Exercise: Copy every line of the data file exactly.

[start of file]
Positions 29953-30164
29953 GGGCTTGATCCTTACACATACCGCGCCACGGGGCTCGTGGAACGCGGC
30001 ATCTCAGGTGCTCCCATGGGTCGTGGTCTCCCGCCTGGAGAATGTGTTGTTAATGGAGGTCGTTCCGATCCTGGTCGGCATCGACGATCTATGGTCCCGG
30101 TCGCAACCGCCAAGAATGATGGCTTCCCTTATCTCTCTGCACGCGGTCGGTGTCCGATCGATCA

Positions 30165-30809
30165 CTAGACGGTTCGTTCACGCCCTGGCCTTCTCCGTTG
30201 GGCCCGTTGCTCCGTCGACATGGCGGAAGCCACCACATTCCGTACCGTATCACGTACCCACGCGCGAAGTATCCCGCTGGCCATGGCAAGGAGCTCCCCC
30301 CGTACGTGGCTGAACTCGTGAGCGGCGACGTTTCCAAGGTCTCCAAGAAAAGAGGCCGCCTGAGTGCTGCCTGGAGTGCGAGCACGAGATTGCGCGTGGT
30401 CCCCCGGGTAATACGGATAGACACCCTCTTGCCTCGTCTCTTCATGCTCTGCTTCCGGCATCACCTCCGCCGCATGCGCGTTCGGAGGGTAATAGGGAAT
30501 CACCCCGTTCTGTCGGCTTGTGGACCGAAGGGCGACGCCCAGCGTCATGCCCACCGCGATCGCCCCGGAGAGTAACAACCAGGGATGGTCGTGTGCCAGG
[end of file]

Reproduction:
Positions 29953-30164
29953 GGGCTTGATCCTTACACATACCGCGCCACGGGGCTCGTGGAACGCGGC
30001 ATCTCAGGTGCTCCCATGGGTCGTGGTCTCCCGCCTGGAGAATGTGTTGTTAATGGAGGTCGTTCCGATCCTGGTCGGCATCGACGATCTATGGTCCCGG
30101 TCGCAACCGCCAAGAATGATGGCTTCCCTTATCTCTCTGCACGCGGTCGGTGTCCGATCGATCA

Positions 30165-30809
30165 CTAGACGGTTCGTTCACGCCCTGGCCTTCTCCGTTG
30201 GGCCCGTTGCTCCGTCGACATGGCGGAAGCCACCACATTCCGTACCGTATCACGTACCCACGCGCGAAGTATCCCGCTGGCCATGGCAAGGAGCTCCCCC
30301 CGTACGTGGCTGAACTCGTGAGCGGCGACGTTTCCAAGGTCTCCAAGAAAAGAGGCCGCCTGAGTGCTGCCTGGAGTGCGAGCACGAGATTGCGCGTGGT
30401 CCCCCGGGTAATACGGATAGACACCCTCTTGCCTCGTCTCTTCATGCTCTGCTTCCGGCATCACCTCCGCCGCATGCGCGTTCGGAGGGTAATAGGGAAT
30501 CACCCCGTTCTGTCGGCTTGTGGACCGAAGGGCGACGCCCAGCGTCATGCCCACCGCGATCGCCCCGGAGAGTAACAACCAGGGATGGTCGTGTGCCAGG